Mother Earth Doesn’t Negotiate. On the Rights of Nature w/ Pennie Opal Plant & Shannon Biggs

In Cochabamba Bolivia in 2011, tens of thousands were present on Mother  Earth Day as the Universal Declaration on the Rights of Mother Earth was  declared in response to the “privatization” of nature by the corporate  state. This was in alignment with Indigenous worldviews that have  accelerated the development of rights of nature law.  Both Ecuador and Bolivia, as well as numerous local jurisdictions, have amended their  constitutions to include a “rights of nature.”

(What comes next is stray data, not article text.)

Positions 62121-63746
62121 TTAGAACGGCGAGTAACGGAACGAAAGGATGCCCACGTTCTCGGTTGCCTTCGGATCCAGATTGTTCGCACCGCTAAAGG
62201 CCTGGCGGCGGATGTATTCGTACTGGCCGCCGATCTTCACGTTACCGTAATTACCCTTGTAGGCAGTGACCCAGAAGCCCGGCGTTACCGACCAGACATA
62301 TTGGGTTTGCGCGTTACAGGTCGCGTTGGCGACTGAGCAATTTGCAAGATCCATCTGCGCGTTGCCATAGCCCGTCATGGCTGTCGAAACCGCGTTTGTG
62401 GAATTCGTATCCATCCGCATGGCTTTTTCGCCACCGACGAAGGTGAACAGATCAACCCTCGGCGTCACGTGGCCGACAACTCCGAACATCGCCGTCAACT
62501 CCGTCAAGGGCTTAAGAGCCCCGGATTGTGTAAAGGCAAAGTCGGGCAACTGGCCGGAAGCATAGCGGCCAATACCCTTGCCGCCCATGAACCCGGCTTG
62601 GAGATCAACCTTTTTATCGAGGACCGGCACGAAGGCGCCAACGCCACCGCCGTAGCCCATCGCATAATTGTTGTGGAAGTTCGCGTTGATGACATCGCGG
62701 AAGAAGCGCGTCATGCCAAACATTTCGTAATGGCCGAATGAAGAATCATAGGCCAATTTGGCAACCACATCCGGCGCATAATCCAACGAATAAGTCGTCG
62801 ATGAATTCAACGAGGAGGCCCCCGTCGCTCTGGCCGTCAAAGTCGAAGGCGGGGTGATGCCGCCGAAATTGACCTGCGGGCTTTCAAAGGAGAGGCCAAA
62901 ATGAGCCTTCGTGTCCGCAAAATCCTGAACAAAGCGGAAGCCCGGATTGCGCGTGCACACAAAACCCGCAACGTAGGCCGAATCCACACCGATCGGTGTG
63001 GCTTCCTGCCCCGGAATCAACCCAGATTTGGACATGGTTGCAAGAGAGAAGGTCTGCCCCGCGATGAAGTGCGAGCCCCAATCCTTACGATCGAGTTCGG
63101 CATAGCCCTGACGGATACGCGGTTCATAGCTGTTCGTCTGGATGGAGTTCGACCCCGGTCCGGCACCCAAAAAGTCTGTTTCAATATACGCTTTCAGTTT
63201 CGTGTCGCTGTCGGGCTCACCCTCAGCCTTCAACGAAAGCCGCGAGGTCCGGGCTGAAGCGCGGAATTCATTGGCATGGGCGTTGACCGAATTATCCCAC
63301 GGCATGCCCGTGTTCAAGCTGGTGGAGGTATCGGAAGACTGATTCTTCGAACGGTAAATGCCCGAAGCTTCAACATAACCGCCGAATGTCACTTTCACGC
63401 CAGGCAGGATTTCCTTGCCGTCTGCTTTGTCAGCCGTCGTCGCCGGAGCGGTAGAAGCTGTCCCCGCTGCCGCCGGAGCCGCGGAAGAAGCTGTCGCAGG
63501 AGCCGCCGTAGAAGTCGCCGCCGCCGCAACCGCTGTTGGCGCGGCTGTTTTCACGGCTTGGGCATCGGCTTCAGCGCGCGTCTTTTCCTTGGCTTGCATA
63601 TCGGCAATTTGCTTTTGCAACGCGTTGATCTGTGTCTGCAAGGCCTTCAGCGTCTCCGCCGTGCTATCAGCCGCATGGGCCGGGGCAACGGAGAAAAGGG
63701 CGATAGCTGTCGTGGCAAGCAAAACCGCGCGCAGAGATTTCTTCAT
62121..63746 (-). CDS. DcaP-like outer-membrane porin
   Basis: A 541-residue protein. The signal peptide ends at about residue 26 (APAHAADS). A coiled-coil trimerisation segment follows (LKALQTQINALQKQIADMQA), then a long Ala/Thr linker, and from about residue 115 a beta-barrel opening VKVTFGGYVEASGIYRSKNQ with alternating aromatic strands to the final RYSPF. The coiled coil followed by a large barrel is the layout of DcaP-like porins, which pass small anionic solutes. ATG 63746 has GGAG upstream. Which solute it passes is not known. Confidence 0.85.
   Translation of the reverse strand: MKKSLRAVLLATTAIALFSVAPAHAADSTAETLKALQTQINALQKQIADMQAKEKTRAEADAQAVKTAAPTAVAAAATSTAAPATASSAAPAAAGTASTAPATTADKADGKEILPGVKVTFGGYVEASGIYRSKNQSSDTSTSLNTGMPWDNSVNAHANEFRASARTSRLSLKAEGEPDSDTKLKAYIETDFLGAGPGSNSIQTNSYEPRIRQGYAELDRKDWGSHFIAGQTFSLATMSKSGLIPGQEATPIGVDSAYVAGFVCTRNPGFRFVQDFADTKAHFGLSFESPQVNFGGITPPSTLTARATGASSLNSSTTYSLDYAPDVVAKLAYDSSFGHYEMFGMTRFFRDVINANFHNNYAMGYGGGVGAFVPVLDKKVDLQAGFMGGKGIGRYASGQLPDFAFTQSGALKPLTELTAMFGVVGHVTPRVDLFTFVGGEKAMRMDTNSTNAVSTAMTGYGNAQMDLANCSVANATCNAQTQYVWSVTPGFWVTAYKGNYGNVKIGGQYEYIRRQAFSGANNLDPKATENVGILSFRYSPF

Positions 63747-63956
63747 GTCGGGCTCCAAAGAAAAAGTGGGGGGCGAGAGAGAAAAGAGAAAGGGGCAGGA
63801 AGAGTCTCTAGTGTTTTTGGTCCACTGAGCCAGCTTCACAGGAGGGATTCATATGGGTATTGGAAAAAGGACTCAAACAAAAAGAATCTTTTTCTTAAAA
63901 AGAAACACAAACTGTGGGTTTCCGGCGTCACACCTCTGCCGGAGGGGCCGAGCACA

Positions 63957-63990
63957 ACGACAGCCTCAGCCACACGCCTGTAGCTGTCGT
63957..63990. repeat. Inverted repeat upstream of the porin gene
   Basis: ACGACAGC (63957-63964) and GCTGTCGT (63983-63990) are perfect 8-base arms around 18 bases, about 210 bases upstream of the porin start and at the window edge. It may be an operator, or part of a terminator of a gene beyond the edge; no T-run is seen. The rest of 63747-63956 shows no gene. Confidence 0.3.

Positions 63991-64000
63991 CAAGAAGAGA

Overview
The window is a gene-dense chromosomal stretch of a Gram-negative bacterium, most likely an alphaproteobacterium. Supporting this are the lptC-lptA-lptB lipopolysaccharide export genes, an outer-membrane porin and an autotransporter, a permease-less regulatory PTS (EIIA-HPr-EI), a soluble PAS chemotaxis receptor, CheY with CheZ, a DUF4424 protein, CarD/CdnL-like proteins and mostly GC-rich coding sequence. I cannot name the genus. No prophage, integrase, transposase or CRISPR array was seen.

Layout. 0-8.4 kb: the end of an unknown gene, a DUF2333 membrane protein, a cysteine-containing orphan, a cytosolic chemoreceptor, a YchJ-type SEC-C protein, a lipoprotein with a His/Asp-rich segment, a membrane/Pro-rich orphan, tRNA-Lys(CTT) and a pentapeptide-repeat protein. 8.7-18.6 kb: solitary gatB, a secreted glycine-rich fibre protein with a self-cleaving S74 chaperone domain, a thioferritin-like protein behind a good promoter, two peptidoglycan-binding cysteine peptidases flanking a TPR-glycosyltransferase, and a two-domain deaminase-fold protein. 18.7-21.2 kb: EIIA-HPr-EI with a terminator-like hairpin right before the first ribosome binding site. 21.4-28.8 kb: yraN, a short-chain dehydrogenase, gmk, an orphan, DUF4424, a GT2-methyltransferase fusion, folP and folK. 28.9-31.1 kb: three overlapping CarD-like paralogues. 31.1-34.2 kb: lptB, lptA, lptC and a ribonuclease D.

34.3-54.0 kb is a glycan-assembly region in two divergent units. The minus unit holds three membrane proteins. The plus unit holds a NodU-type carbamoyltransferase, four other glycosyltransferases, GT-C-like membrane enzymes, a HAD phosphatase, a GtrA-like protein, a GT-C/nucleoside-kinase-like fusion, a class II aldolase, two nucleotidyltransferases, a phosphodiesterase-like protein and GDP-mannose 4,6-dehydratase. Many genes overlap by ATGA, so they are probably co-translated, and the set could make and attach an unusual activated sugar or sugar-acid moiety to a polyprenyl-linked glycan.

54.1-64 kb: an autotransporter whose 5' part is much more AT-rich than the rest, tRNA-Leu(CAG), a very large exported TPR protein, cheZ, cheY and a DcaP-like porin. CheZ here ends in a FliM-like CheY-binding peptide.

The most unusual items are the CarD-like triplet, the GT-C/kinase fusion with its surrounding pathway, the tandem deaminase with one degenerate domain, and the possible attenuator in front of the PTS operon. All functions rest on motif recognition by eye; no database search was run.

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In this episode, we talk with Pennie Opal Plant (@PennieOpal) and  Shannon Biggs (@ShannonKBiggs), co-founders of Movement Rights  (@movementrights), about the growing movement around the rights of  nature. We discuss the legal, political and cultural aspects of the growing rights of nature movement. We also discuss the recent news that oil has begun to flow through  Enbridge’s Line 3 pipeline after 8 years of resistance, the Indigenous  rights movement and the climate movements in the U.S. and globally.